Besides imagery, Bass also relies on personification to explain the depths of her despair. Personification is a technique by which the poet ascribes human qualities to nonhuman objects or ideas. When she first introduces the beautiful nature that she is afraid of losing, Bass talks about it as if it is alive in the human sense: "It's beauty / that brings it on, calls it out from the wings / for one more song." Beauty is an intangible concept. It has no physical form, so it cannot actually call out. In the poet's world, however, beauty becomes a living thing, calling out despair, which in turn sings its mournful song. This is another use of personification, since despair is also an intangible concept that could not literally sing in the real world.
Bass uses other examples of personification in the poem, such as the "humiliated" tomato. The most notable use of personification, however, is the depiction of nature as a human mother. People use the term Mother Nature frequently, as a respectful way of referring to the natural world that has supported humankind since its inception. In this poem, however, Bass is giving Mother Nature actual, mother-like qualities, once again in the human sense. The water and air that the poet references act like a nurturing human mother, "sweeping hair off our brow." Bass's purpose for this soon becomes clear. By making nature a living, humanlike thing, the effect is stronger when the poet talks about humanity killing it. Humans destroy plants, animals, and other agents of nature on a routine basis, and many do not notice. The loss of human life, however, is more likely to elicit an emotional response. Because of this, when Bass talks about humanity's "mother" being poisoned by air pollution, it seems like even more of a tragedy.
Although environmentalism had existed in one form or another for centuries, environmental consciousness as we know it today did not happen until the late 1980s and early 1990s, thanks in large part to a number of high-profile environmental incidents. In 1985, French government agents sank the Rainbow Warrior, the flagship of the nonviolent, environmental pressure group, Greenpeace, in Auckland Harbor, New Zealand. The same year, British meteorologists confirmed their earlier suspicion that humans' use of certain chemicals had created a hole in Earth's ozone layer over Antarctica. The 1989 Exxon Valdez oil tanker spill, however, was the incident that really galvanized the public. On March 24, the tanker crashed into an underwater reef, dumping more than ten million gallons of oil into the pristine waters of Alaska's Prince William Sound. Shortly after this accident, the media began to cover all environmental issues, including pollution, deforestation, acid rain, the widespread use of landfills and incinerators, over-population, and wildlife extinction. This trend continued off and on throughout the 1990s, sparking an interest in recycling and other ecologically friendly methods that many consumers tried. Although environmentalism was still active by the time Bass wrote her poem in 2001, the world was beginning to turn its attention to more pressing issues, the most prominent being the new war against terrorism.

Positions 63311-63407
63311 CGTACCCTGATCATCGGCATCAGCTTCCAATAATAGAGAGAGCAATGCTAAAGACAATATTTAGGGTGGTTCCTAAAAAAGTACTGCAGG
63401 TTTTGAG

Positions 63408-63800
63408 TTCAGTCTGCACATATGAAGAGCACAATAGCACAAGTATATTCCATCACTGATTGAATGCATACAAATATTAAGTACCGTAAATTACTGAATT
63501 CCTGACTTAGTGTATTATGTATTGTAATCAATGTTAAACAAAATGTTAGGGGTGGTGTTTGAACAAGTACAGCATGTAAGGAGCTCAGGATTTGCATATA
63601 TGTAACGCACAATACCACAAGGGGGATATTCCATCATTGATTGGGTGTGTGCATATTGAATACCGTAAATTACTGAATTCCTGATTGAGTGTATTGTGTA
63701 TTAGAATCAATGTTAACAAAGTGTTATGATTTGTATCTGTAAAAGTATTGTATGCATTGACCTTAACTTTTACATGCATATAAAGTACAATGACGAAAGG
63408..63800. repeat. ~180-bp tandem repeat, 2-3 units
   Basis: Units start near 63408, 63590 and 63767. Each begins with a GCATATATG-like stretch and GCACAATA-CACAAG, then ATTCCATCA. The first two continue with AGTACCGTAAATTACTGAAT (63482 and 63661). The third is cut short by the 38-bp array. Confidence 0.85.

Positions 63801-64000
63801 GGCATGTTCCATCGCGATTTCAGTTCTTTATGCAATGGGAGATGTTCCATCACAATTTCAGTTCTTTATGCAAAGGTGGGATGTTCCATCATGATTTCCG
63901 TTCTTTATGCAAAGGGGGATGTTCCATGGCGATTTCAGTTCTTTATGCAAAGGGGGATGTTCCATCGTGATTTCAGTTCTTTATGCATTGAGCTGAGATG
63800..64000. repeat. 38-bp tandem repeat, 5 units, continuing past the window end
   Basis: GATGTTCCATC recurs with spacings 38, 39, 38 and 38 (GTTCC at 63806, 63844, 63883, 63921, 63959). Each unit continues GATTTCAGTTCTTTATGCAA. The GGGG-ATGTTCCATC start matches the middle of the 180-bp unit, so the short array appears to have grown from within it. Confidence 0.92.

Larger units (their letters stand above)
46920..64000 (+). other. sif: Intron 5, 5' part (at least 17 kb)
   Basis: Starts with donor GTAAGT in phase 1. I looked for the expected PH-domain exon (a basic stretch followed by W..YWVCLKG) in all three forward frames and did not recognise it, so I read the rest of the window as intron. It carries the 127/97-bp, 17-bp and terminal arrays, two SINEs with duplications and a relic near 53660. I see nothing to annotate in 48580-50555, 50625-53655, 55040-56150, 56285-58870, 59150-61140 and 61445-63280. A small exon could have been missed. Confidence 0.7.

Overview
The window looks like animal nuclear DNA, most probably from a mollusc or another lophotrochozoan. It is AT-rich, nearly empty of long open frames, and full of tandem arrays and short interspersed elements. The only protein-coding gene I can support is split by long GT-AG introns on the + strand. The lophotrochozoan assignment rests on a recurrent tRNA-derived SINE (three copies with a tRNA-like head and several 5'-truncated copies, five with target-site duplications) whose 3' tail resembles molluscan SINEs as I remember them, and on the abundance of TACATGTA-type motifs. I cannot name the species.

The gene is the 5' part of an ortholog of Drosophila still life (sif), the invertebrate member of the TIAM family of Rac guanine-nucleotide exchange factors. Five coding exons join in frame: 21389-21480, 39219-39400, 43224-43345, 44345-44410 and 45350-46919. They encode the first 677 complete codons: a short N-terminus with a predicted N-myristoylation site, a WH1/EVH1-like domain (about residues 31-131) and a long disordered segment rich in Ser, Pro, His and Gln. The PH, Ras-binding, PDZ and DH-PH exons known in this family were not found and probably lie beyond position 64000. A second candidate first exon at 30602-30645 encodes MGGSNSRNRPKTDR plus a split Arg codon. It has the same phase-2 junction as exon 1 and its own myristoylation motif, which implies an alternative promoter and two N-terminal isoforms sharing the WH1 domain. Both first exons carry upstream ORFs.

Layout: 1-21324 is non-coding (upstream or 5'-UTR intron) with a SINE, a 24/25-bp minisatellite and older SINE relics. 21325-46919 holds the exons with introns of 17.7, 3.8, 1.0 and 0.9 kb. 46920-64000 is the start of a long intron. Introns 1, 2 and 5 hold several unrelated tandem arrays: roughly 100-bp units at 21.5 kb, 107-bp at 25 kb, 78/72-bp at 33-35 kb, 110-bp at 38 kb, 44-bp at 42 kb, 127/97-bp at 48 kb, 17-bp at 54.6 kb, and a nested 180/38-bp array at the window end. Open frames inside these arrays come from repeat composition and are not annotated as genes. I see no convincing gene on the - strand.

Genetically Modified Food
The 1997 announcement of the birth of Dolly the sheep, the first adult mammal clone, sparked a wealth of debates about cloning, as well as genetic engineering in general. By the time Bass wrote her poem, one of the most heated debates was about the use of genetic engineering to modify foods. A massive protest movement began in Great Britain and spread to the rest of Europe and the United States at the turn of the twenty-first century. Proponents of genetically modified (GM) foods claimed that crops could be made that were resistant to attacks by insects. They also stated that they could genetically engineer crops that included vaccines, which could in turn help fight diseases like hepatitis B. Opponents claimed that scientists were tampering too much with nature and that researchers could not possibly predict all of the potential consequences of such measures. Many people were also concerned about the commercialization of engineered crops. Large firms in the United States bought up many varieties of seeds, and some speculated that in the future the world's crops could be owned by a few companies who would determine the fate of much of the world's food supply.
Despite the controversy, scientists continued to study and implement new genetic methods. In 2001, researchers at Cornell University identified a gene in tomato plants that helps to determine the size of the tomato fruit. This landmark discovery caused some to speculate that crops in the future might be engineered to larger, previously unattainable sizes. Proponents of genetically modified foods say that larger fruits could be used to help wipe out starvation on a global level, since each fruit could feed more people.
One searches in vain for criticism on Bass's "And What If I Spoke of Despair" or any of her poetry, for that matter. The most likely reason for this is that Bass is known mostly for her self-help books designed to help childhood survivors of sexual abuse, the most famous of which is The Courage to Heal (1988). Bass has also written Free Your Mind: The Book for Gay, Lesbian and Bisexual Youth (1996), a book designed to guide gay, lesbian, and bisexual youth through sexual-identity issues. "And What If I Spoke of Despair," while different in theme than most of Bass's other works, still deals with negative issues—the destruction of the environment and genetic engineering, as opposed to child abuse.
Ryan D. Poquette
Poquette has a bachelor's degree in English and specializes in writing about literature. In the following essay, Poquette discusses Bass's use of opposites, symbolism, and metaphor in her poem.